Furtaking is kind of a paleolithic trade. Killing animals just for their skins is something that has gone way over the top. Fur coats in the US arent a fashion statement anymore. Mist people realize that kiiling of other creatures is involved.(several of which are endangered).
I think that, in the near futire, the very few "sustainably taken" fur animals will be
farm raise mink and fisher
Nutria and muskrats
Alligator

Im not sure that even these markets will be practical until the burgeoning middle class markets of China and India become fur consumers on the scale that Europe, Russia, and US had been.

Fur is No longer a "look" in the US. Women wearing fur tend(IMHO) more to be working girls than society doyenne .

I used to do muskrat trapping as a kid. I was paid about 5$ for each prime pelt. Today the muskrat market is about 3.50 a pelt. Its almost not worth even doing. SO that too is a viable conservation means.

Ionus
 
  -1  
Reply Wed 3 Mar, 2010 05:45 pm
@farmerman,
You have lost me. You are aware that the seal hunt continues, arent you ? It is not just natives ?

Have you read the hype ? Inhumane clubbing, red blood on white snow, they are only babies....what drivel. I have tried to save humans who would have much preferred to be clubbed rather than the way they died.

Quote:
see how the population dexlined and then rebounded ONLY after a moratoriem on clubbing for about 15 years.
Be careful of reading greenie sources. They are very biased. The Canandian government allows the hunt to keep the population in limits that reduce starvation and disease that would occur if they become prolific. It is also a biodegradable aternate to synthetics.

I stand by what I said before...the greenies want the fur hunt to continue because it is a big money earner.
0 Replies
 
Ionus
 
  -1  
Reply Wed 3 Mar, 2010 05:48 pm
@farmerman,
Quote:
I think that, in the near futire, the very few "sustainably taken" fur animals will be
farm raise mink and fisher
Nutria and muskrats
Alligator
The greenies want them stopped also...and for people to stop buying synthetics..it seems everyone has to wear cotten or wool except the greenies dont like the greenhouse gases farm animals produce.

In short, greenies havent a clue.
0 Replies
 
Robert Gentel
 
  0  
Reply Fri 5 Mar, 2010 11:22 am
@farmerman,
farmerman wrote:
Surely you can do better than that.


Like using pointless one-liners like this? Like gainsay without any attempt at substantiation? I probably could do better than that but it's still a sight better than what you are doing.

Quote:
Your view of the "whaling algorithms" is interesting. Ive been quoting the original ecology papaers that were done in the 90's'...


You "quoted" no such thing.

Quote:
...when, according to the data, the number of individuals in a species was considered problematic to hunting when the present population was less than 0.5 of its pre whaling (natural population estimates).


Nobody really has any idea what "pre whaling" populations were and this simply is not a basis for claiming "sustainability".

Sustainability means the action can be sustained over time in the present and future, regardless of what previous population numbers were.

Quote:
If you deny that the Minkes (entire world populations) are losing genetic diversity(which ois an indicator of pre-decline in a natural environment), lets see what youve got.


I've said no such thing. I asked you to substantiate your claims but you respond by asking me to substantiate claims I didn't even make.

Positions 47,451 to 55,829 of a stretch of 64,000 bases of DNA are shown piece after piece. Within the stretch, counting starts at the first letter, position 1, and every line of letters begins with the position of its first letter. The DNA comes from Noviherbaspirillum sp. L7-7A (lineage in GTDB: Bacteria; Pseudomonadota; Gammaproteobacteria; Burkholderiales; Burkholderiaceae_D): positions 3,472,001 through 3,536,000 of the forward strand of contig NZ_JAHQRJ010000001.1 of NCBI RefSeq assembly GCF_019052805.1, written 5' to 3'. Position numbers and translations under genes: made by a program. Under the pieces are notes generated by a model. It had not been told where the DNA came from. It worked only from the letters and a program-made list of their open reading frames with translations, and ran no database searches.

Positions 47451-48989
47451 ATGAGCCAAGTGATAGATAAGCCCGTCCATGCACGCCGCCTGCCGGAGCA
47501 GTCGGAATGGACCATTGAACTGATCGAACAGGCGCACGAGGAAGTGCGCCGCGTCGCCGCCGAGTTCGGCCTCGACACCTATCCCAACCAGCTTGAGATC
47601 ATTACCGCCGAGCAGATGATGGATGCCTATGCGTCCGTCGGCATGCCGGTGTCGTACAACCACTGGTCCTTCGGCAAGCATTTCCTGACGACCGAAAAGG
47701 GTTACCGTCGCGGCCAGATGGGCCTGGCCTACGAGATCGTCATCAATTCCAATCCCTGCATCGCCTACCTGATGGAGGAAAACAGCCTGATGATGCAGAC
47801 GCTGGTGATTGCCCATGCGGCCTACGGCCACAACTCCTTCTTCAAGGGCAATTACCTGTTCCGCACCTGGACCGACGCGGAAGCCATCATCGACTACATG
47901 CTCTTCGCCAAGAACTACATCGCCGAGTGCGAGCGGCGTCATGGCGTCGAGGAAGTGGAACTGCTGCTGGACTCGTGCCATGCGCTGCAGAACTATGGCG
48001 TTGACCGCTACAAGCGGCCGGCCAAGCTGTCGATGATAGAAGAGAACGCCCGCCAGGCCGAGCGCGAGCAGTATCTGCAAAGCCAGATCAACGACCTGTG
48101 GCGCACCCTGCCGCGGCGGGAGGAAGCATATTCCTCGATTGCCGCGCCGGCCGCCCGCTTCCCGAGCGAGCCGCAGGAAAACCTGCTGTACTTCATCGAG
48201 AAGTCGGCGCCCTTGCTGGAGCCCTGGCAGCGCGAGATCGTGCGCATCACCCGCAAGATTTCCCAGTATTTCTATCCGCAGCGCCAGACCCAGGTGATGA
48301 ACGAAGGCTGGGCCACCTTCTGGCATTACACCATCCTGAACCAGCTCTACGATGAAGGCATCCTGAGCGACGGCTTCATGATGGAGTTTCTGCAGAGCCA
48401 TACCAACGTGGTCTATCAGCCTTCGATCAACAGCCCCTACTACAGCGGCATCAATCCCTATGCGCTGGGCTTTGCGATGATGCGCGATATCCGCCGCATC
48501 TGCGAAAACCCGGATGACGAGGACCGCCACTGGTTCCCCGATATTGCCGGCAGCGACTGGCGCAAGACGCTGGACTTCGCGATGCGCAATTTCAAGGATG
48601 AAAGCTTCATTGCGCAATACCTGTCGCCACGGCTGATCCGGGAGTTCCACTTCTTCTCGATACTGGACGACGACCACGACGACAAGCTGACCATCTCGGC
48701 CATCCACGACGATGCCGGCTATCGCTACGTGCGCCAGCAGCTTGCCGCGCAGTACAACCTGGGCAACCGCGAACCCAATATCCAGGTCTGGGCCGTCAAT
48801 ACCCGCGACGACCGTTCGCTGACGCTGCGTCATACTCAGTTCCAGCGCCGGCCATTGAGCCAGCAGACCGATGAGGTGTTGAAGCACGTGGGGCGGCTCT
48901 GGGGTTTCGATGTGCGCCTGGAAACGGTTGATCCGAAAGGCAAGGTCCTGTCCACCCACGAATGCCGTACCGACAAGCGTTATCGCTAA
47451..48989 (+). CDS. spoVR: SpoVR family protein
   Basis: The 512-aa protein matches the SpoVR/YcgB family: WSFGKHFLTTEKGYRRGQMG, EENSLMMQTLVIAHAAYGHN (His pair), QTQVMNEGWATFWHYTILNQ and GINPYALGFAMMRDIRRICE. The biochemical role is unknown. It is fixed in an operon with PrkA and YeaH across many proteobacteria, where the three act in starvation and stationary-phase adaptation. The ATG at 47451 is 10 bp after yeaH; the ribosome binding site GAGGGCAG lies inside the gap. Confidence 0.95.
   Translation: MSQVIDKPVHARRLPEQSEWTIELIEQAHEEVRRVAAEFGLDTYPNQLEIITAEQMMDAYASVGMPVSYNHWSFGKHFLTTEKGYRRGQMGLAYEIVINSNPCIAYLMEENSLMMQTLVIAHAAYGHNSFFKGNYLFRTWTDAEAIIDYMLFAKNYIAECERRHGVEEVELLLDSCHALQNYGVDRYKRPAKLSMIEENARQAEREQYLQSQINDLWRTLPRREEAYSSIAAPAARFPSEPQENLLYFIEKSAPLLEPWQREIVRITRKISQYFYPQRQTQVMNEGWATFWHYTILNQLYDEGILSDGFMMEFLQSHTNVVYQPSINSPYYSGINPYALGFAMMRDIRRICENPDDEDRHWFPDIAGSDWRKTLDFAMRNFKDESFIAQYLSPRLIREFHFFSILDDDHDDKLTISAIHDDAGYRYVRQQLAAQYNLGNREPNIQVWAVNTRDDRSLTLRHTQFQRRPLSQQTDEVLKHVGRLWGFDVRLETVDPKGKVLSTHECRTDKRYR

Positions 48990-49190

I would love to introduce you to burden of proof.

Quote:
Im not married to any data package if its real stuff. But, why dont there appear any large "deep web" data lists of the genomes of the hunted whales by the Jaqpqnes?? Id say because their profit margin on each individual thats taken drives the "science".


It's now clear to me that you don't really actually follow any of this science at all because Japan has done genetic diversity studies. But this is another distraction from having to actually substantiate the claims you parrot so getting back to that:

You repeatedly claimed that Minke whaling is not sustainable. Once again, I ask that you please substantiate your claims.

And, in case there is any confusion, that doesn't mean asking me to substantiate the negative of your claim, or asking me to substantiate other unrelated claims I have never spoken about.
farmerman
 
  -1  
Reply Sat 6 Mar, 2010 08:43 am
@Robert Gentel,
Quote:
You repeatedly claimed that Minke whaling is not sustainable.
From the top. I wish youd stop being dishonets in your posts. YOU were the one who claimed sustainability (without any substantiation even though IWC asks for population studies). You try to sound like you know what youre talking about when its obvious you do not. "Pre whale" population numbers whic have defined the genetic diversity (or lack thereof) are usual ecological metrics t (look up Lincoln Index) that help all kinds of population dynamic studies achieve decent scientific conclusions (NOT, as your hanging with , some "feel good" number because it sounds low).

Quote:
You repeatedly claimed that Minke whaling is not sustainable.
Sowly cause I understand youre not feeling well. I CLAIMED that WE DONT REALLY KNOW whats sustainable. We getalmost nothing from Japan whose doing the culling. AS far as the gtenetics testing, please find it for me, Ive looked and found precious little besides male female/weight and species.

Quote:
I've said no such thing.
You seem to imply that Minkes HAVE NOT lost any diversity. Therefore Ive assumed that youve got some genetic data that shows this. Youre claim that Japan has published same is a bit of a dodge
Robert Gentel
 
  3  
Reply Sun 7 Mar, 2010 12:44 pm
@farmerman,
I've made no claims whatsoever about the genetic diversity of the Minke whale.

1) You claimed that virtually all scientists in this field consider the population not able to sustain a hunt. You are not able to provide a shred of evidence for this.

2) You claimed that you are "quoting" papers from the "90s" when you make the claim that sustainability is defined by the genetic diversity in comparison to pre-whaling populations. You are not able to provide any such "quotes" to substantiate the claim that this is (or even was, in the 90s) the scientific consensus on how to determine sustainability.

Well if you won't bring a single shred of evidence to the table then this is really just pointless. You are going to keep telling me to prove the negative of your claim and if that kind of intellectual laziness doesn't merit much further effort on my part.
0 Replies